Trading forehands for bodyslams
Maybe it was the heat getting to the players, but the men's doubles match between Feliciano Lopez-Juan Monaco and Mahesh Bhupathi-Leander Paes descended into farcical scenes resembling the WWE. After the Indian pair 'chest bounced' (technical term) off each other after winning a set, their opponents came to the net to start a war of words that lasted five minutes. The umpire came down to cool tensions but Lopez simply told him to get back in his chair. Then after the match (which the Indians won), there was a repeat of the altercations at what was supposed to be a cordial net handshake. The Argentine later put the disagreement down to disrespectful provocations from Bhupathi and Paes, including calling out 'Vamos!' after winning points. There were also rumours of players aiming serves at the non-receiving player. Hardly the Hardy Boyz, but after all this is only tennis. Doubles was supposed to be fun!
Failing the power play
Going out of the competition at the hands of Andy Murray wasn't enough for Guillermo Garcia-Lopez, who also felt the need to embarrass himself along the way. Frustrated at his performance, during the second set Garcia-Lopez attempted to smack a ball out of the enormous Rod Laver Arena to relieve the tension after losing yet another service game (don't you just hate it when that happens?). But even that did not go right for the world No. 32, as the ball bounced on top of the roof once and fell right back into the court. The say it is better to try and fail than never try at all, but the beaten Garcia-Lopez conclusively proved that is not always the case.
Ace work from record breaker
Congratulations are due to Milos Raonic, the man with the typically Canadian-sounding name who has become the first Canadian to reach the fourth round of a grand slam since Daniel Nestor way back in (the year formerly known as Prince's favourite) 1999. The giant 20-year-old overpowered 10th seed Mikhail Youzhny on Saturday, sending down 31 aces including the fastest of the tournament (143mph). Unsurprisingly the world No. 152 leads the field in that category - and is now set to move well up the rankings whether or not he beats Michael Llodra in the next round. Montenegro-born, Raonic's uncle is the European country's vice-president. Which is irrelevant, but nice to know.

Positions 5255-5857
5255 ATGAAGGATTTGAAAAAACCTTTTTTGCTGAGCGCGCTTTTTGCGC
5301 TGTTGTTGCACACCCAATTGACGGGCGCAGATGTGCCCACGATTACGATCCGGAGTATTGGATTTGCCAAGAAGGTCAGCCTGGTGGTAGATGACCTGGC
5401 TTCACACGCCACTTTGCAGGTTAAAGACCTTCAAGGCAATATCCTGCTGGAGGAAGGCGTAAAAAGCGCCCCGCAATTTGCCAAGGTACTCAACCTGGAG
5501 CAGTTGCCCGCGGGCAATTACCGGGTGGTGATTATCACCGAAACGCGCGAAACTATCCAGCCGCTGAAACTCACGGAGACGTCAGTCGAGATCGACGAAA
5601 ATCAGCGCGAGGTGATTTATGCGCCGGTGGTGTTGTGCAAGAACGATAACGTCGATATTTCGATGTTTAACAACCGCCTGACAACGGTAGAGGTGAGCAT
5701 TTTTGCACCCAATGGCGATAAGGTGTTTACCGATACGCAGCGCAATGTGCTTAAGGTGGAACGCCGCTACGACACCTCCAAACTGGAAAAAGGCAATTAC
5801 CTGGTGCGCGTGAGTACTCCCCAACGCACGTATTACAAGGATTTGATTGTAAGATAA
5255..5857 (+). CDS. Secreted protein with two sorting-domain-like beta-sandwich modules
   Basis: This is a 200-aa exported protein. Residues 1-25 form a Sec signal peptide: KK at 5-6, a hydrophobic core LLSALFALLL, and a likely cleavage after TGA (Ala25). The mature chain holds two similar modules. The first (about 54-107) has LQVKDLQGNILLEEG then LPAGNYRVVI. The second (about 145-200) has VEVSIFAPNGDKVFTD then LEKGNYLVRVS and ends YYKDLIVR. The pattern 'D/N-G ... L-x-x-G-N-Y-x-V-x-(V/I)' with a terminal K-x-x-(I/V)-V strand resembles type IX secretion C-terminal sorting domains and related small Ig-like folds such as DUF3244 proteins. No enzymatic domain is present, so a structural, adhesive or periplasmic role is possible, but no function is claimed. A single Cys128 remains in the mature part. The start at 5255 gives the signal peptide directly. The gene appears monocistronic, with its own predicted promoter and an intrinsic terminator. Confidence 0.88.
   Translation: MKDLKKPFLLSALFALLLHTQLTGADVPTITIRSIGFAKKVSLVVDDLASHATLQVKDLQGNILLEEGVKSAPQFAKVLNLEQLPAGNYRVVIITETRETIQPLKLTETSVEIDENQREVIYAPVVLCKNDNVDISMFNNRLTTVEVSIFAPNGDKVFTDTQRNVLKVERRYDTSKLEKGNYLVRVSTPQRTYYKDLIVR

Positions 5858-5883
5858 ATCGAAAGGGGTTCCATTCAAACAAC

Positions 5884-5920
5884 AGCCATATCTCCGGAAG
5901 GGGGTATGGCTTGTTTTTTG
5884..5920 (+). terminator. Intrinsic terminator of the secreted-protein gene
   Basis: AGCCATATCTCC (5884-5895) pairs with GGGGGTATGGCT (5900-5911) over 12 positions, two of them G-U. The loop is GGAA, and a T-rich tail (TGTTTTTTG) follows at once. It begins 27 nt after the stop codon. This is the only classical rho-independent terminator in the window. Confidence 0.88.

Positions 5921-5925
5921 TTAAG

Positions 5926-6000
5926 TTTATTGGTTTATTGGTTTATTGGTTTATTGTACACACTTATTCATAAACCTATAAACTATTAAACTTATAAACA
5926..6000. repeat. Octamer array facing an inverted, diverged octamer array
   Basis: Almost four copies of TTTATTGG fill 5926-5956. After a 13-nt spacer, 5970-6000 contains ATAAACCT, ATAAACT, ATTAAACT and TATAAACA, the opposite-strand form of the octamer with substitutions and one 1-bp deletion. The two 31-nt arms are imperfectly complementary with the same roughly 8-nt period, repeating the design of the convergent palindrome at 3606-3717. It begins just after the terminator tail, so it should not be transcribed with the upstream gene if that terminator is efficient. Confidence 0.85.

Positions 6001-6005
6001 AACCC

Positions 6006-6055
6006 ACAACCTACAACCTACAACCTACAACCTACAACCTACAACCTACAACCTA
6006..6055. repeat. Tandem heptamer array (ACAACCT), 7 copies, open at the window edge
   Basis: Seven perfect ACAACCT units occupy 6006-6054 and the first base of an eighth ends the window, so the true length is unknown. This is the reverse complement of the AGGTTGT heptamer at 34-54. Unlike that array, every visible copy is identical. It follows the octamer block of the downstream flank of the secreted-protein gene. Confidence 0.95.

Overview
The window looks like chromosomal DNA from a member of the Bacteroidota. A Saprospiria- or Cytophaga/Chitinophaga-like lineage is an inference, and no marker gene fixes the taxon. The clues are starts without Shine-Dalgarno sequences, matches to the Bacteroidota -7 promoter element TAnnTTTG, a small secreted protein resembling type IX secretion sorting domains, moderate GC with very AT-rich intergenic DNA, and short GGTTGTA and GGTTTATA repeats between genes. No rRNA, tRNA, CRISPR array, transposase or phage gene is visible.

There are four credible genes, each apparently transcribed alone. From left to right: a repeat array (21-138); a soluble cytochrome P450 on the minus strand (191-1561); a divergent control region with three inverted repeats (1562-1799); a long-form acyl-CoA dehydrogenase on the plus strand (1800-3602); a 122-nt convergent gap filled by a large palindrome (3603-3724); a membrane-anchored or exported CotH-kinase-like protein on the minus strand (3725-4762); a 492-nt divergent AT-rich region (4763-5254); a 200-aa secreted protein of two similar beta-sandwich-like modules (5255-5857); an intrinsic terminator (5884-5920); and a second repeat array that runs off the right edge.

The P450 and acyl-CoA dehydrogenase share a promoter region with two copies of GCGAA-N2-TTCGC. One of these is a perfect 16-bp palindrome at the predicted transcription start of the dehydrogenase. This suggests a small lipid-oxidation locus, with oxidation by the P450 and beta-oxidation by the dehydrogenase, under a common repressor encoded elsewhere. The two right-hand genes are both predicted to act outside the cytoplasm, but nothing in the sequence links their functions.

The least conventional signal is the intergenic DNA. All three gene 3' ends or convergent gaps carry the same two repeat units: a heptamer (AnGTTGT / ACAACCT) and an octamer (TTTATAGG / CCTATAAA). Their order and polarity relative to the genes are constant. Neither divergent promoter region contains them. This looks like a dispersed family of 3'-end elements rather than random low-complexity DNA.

In this age of carefully media-trained professionals, it's refreshing when - as Caroline Wozniacki did on Friday - players go off book and just say what they feel. Or at least, they are too tired from their efforts to say what they mean and we can twist it into something far more than it actually is. Step forward Andy Murray, paying the beaten Garcia-Lopez the greatest of respect... sorry, least of respect after his third round victory.
Murray: "It is very hard to concentrate in this heat for long periods but I've done that and that's why I've been able to win in straight sets. But it's been a lot easier than the scorelines suggest. Whoops, I mean it's harder than the scoreline suggests!"
Pull the other one, Andy. The Spaniard couldn't even hit a ball out of the court, for crying out loud!
You can do it if you B&Q it
Casual sporting fans might operate under the illusion that grand slam events exhibit the very best in organisation and facilities. Not true. For the second day running the Australian Open was disrupted due to problems with the playing surface - not what you would call a minor complaint. Generally - although this is just an educated guess - courts are pretty important to tennis matches. So how was the problem (air bubbles under the Hisense Arena leaving 'soft spots') rectified? At snooker events they relay the baize under such circumstances ... at tennis ones they just drill a few holes in the ground. A quick trip down the local hardware store, a bit of drilling and a bit of banging and the court was as good as new.
"Maybe it was comical to you," Maria Sharapova, who was afflicted by the problem on Friday, said. "But it wasn't really comical to us. We warmed up and had to sit and wait for a while."